Jean Jacques Annaud had a chance to direct “Life of Pi,” a 2012 film that went on to win four Academy Awards.
But the French director of “Seven Years in Tibet,” “The Name of the Rose” and “Enemy at the Gates” says he declined the offer from Hollywood and instead decided to helm “Wolf Totem,” based on the bestselling and influential Chinese novel.
The novel, published in China in 2004, tells a story of a young student sent from Beijing during the Cultural Revolution to work as a shepherd in the countryside of Inner Mongolia, where he encountered wolves in the wild. Mr. Annaud said that when he read a French translation five years ago, he saw himself in the book.
“The same year the novelist was sent to Mongolia, I was sent to Africa in the same way,” said the 70-year-old filmmaker, who was sent to Cameroon for military services. “I found the people there and their life together with nature were so fascinating and the experience changed my life.”
The 3-D film is scheduled to be released in China in December, with most dialogue in Chinese and some in Mongolian.
Yangtze River Art and Literature Publishing House says it has sold about five million copies of “Wolf Totem” in Chinese and estimates that another 16 million pirated copies have been sold. It has been translated into 39 languages for 110 countries so far, and won the Man Asian Literary Prize in 2007.
The novel had a heavy ecological focus, as protagonist Chen Zhen mourns the development that erodes the Mongolian nomadic culture he embraces. Some also see it as a call for Chinese to shake off centuries of agrarian culture and become more wolf-like and aggressive.
It has detractors: Critic Wolfgang Kubin has called its entreaties for China to discover its inner wolf “fascist.” The New York Times said it was “full of set-piece didacticism.”
Mr. Annaud said the criticism didn’t bother him. “You cannot please everyone,” he said. “I just go with what I feel.”
Some read this state-backed project as an implication that China wants to change its national image from being sheepish to wolfish. Mr. Annaud said he didn’t agree.
“I was excited that his book became a great success in China, which is very refreshing for me,” said Mr. Annaud, who says he visits China frequently. “China has an image of a polluted country, so it is very exciting to see that there are people who are conscious about this problem.”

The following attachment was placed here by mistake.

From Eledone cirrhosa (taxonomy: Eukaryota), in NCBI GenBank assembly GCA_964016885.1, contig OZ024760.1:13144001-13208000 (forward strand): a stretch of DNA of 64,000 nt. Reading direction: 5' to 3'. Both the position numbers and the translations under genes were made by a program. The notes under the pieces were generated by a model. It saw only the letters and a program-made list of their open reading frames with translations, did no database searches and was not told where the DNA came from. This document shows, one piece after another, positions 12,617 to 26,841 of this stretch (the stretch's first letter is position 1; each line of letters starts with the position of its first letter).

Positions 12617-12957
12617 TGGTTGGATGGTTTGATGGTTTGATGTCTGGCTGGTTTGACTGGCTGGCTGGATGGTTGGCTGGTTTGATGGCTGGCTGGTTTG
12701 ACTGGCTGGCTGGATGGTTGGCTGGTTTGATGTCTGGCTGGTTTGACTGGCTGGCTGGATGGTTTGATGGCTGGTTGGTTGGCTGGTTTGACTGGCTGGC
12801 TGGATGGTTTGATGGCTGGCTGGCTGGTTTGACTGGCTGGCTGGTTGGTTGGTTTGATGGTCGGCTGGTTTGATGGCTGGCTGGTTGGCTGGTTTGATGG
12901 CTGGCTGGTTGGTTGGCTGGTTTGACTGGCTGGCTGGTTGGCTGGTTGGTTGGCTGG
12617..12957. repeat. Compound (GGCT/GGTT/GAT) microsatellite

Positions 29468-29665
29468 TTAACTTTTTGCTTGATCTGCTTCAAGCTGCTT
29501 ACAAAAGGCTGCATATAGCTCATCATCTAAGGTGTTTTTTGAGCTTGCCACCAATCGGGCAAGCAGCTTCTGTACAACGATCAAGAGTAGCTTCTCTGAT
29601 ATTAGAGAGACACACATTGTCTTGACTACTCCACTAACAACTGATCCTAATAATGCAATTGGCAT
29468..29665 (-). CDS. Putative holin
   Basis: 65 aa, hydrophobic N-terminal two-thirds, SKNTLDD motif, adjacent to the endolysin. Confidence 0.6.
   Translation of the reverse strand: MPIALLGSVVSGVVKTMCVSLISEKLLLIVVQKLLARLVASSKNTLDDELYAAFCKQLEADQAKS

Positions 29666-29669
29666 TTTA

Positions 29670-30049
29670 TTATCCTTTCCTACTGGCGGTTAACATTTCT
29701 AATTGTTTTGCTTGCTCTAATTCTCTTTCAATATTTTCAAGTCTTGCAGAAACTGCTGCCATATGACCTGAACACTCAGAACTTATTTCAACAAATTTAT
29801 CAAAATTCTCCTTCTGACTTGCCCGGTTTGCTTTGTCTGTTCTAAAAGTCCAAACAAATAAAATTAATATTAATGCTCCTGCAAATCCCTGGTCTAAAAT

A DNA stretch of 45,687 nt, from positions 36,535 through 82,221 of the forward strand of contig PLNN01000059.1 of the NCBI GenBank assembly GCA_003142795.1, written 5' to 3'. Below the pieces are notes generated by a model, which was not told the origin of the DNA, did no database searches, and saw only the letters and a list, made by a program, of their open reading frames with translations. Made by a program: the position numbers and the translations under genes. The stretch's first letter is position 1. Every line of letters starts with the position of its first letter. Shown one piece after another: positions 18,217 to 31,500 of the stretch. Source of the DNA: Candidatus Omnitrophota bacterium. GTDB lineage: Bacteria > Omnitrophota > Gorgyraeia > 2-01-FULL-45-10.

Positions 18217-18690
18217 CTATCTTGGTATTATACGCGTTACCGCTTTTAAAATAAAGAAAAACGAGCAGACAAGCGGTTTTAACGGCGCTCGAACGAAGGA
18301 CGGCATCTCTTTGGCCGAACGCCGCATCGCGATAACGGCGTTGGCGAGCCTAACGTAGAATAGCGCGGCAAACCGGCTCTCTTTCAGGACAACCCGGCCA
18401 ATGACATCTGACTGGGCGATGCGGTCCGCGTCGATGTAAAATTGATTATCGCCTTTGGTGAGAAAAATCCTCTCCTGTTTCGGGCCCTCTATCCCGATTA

Chinese officials’ decision to allow him to direct this film was a surprise to some. A previous film — 1997’s “Seven Years in Tibet,” starring Brad Pitt — was banned in China for its negative portrayal of China’s military forces.
Co-productions with Chinese production houses, as this one is, can be difficult for Western filmmakers. Director Oliver Stone, for example, has previously voiced his concern over the strict control by China’s film regulators on co-production projects.
But Mr. Annaud said he felt no such challenges. “I did not feel any pressure so far and it was even a surprise to me,” he said. “So far I have the most incredible level of freedom.”
Making a film that puts a group of real wolves among human beings was deemed too difficult by many when the film project was launched 10 years ago, said Zhang Qiang, vice president of state-run China Film Group, which is in charge of the film’s production and distribution in China.
“I talked to almost all the prominent Chinese directors, but I got the same reply—that they loved the novel but could not make it a movie,” he said.
To make it happen, after rejecting the idea of heavily relying on computer-generated imagery, the crew raised a dozen newborn baby wolves from a local zoo in China’s northern city of Harbin that were then trained for the movie for more than four years. The film was shot in Inner Mongolia for over a year, where the crew endured mosquito attacks and capricious weather. “Now the 13 Mongolian wolves are all happily living in Canada, because their trainers were Canadians so they can only understand English now,” said Mr. Zhang.